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A Basic Guide to WordPress Caching for the Unitiated

Website management has become much more detail-intensive than it has ever been before. Compared to the days when HTML was king and Flash was still a thing, today’s web development landscape has become more advanced thanks to a constant stream of innovations and updates. As professionals and tech visionaries alike continue to push the frontier on websites, it’s impossible not to notice the opportunities you can take advantage of.

If you’ve been dedicating more time, money, and effort to keep your website up-to-date, then you’re most likely using WordPress as your Content Management System (CMS). Considering that WP is the most widely used system today—thanks to its flexibility, user-friendliness, and long-term utility—there’s no doubt that there’s no better option to use. 

Whether you’re a few years or few months into using WordPress, you’ve probably familiarised yourself with its nuances. Amid all the different terms and concepts that you’ve run into as you grow more familiar with website management, however, there’s one particular term that’s bound to pique your interest: WordPress caching.

What is it?

WordPress caching, simply put, exists as the platform’s way of improving performance for all users seeking to have a seamless content management experience during high-traffic situations.

WP users face many hurdles in their system when they experience high traffic, mainly because of the load on the system. Such spikes in traffic can make a website prone to crashing without the right protocols in place. Fortunately, the platform’s developers were able to create a solution to counteract such problems through WordPress caching functions that mitigate the load.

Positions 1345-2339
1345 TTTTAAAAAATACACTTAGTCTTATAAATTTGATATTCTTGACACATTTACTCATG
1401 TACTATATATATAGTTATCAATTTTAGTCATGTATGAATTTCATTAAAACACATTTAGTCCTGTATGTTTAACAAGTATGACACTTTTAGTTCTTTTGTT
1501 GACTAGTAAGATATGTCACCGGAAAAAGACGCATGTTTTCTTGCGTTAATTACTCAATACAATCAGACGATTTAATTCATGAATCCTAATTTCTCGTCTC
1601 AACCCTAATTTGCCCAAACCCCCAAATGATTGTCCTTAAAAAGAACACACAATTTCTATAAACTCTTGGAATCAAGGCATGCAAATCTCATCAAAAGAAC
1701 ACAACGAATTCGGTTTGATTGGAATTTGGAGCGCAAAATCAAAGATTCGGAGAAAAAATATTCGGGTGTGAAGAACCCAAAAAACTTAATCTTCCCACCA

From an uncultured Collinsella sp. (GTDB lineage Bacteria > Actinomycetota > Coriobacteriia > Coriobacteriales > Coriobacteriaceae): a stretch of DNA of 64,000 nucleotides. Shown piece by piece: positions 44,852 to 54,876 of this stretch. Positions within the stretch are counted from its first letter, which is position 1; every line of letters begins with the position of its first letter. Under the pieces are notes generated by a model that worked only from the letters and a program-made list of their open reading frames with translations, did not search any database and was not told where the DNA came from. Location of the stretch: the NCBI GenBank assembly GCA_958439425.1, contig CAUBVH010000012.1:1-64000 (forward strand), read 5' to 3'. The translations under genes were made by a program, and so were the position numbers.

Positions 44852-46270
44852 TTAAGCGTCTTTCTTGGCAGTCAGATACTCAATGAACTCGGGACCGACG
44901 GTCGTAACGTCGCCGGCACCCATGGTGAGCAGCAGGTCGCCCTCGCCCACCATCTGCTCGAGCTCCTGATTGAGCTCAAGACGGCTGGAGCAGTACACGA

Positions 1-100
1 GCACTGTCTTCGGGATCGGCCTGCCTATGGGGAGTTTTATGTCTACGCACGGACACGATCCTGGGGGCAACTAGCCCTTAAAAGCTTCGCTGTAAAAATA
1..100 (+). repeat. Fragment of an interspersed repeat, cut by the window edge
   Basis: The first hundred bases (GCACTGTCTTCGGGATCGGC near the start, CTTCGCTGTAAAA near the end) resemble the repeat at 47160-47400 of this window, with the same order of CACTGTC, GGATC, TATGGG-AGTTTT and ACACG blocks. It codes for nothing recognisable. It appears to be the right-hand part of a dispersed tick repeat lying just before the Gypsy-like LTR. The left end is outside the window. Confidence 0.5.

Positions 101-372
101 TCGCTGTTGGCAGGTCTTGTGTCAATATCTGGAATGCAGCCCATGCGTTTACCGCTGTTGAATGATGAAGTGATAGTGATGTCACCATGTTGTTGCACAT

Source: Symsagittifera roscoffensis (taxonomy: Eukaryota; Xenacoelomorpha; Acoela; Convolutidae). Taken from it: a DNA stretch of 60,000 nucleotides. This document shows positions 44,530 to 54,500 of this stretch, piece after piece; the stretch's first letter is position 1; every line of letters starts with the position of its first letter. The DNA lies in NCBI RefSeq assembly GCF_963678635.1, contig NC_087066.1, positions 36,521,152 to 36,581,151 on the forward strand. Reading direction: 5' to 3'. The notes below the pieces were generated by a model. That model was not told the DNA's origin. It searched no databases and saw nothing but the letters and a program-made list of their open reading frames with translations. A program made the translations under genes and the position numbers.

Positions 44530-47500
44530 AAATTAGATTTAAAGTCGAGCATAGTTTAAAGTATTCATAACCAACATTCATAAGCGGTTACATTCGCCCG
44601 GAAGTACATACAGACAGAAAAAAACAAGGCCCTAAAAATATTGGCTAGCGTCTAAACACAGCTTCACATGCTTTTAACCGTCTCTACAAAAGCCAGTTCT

How it helps

Accessible by installing W3 Cache or WP Super Cache, this process makes it easier for websites to reuse previously-generated data and requests generated from database queries while speeding everything up. Through WordPress caching, websites and their content systems have more stable experiences that lead to better website experiences for clients with requests, visitors, and website owners alike! 

The different kinds of WordPress caching

Generally speaking, caching is broken up into two forms: client-side caching and server-side caching. Let’s go over both kinds of caching—which Hosted WP’s experts are well-versed in—in greater detail:

Client-Side caching

The best way to define client-side caching is that it’s the process of reusing the cached data from the client’s computer—or client end, alternatively put. 

Nowadays, almost every modern website uses this type of caching, and every browser supports it because it circumvents the functional and systematic hurdles posed by non-textual and static data. Through this process, it is much easier to prevent data redundancy (the act of downloading the same data repeatedly) and saves a lot of server resources because it uses an access point’s cached data!

Server-Side Caching

Server-side caching is best defined as a process that entails generating caches from the server-side of website interaction. 

Typically, server-side work falls to the hosting service or server—a task that Hosted WP handles for hundreds of our clients daily. Compared to client-side caching, which follows a singular protocol, this process includes four separate and unique protocols:

  • Page caching
  • Database query caching
  • Object-based caching
  • Opcode caching

Conclusion

While your website follows many different processes to keep everything running as smoothly as possible, one of the most important tasks you should be aware of is WordPress caching. By taking the time to understand this particular process on a deeper level, you can help ensure that your website’s day-to-day operations pan out in the long run! 

Are you looking for a reputable managed WordPress hosting service available in Australia? Our experts over at Hosted WP have you covered. Get in touch with us today!

About the author

David Sullivan
Owner of Hosted WP.